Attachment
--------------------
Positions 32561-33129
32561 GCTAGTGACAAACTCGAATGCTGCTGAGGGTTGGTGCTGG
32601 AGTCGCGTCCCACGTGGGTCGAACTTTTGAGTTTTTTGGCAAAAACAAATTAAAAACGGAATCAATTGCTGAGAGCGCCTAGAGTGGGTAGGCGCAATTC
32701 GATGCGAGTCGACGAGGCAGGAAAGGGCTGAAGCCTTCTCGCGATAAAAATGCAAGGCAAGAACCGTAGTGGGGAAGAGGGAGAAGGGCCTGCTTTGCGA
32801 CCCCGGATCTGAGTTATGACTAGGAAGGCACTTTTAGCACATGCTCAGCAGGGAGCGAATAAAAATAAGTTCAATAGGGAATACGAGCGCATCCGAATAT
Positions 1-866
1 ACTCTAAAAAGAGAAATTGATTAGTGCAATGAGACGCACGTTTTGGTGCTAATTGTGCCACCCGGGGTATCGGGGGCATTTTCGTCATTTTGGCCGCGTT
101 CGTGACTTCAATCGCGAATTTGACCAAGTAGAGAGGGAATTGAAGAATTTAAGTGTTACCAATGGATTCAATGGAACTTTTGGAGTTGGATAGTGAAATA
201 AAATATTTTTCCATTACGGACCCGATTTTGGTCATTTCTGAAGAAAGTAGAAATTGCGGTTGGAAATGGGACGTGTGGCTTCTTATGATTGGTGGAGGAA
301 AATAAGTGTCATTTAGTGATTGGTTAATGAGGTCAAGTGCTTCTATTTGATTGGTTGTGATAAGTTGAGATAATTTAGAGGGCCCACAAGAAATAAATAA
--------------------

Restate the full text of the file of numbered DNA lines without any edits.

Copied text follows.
Positions 32561-33129
32561 GCTAGTGACAAACTCGAATGCTGCTGAGGGTTGGTGCTGG
32601 AGTCGCGTCCCACGTGGGTCGAACTTTTGAGTTTTTTGGCAAAAACAAATTAAAAACGGAATCAATTGCTGAGAGCGCCTAGAGTGGGTAGGCGCAATTC
32701 GATGCGAGTCGACGAGGCAGGAAAGGGCTGAAGCCTTCTCGCGATAAAAATGCAAGGCAAGAACCGTAGTGGGGAAGAGGGAGAAGGGCCTGCTTTGCGA
32801 CCCCGGATCTGAGTTATGACTAGGAAGGCACTTTTAGCACATGCTCAGCAGGGAGCGAATAAAAATAAGTTCAATAGGGAATACGAGCGCATCCGAATAT
Positions 1-866
1 ACTCTAAAAAGAGAAATTGATTAGTGCAATGAGACGCACGTTTTGGTGCTAATTGTGCCACCCGGGGTATCGGGGGCATTTTCGTCATTTTGGCCGCGTT
101 CGTGACTTCAATCGCGAATTTGACCAAGTAGAGAGGGAATTGAAGAATTTAAGTGTTACCAATGGATTCAATGGAACTTTTGGAGTTGGATAGTGAAATA
201 AAATATTTTTCCATTACGGACCCGATTTTGGTCATTTCTGAAGAAAGTAGAAATTGCGGTTGGAAATGGGACGTGTGGCTTCTTATGATTGGTGGAGGAA
301 AATAAGTGTCATTTAGTGATTGGTTAATGAGGTCAAGTGCTTCTATTTGATTGGTTGTGATAAGTTGAGATAATTTAGAGGGCCCACAAGAAATAAATAA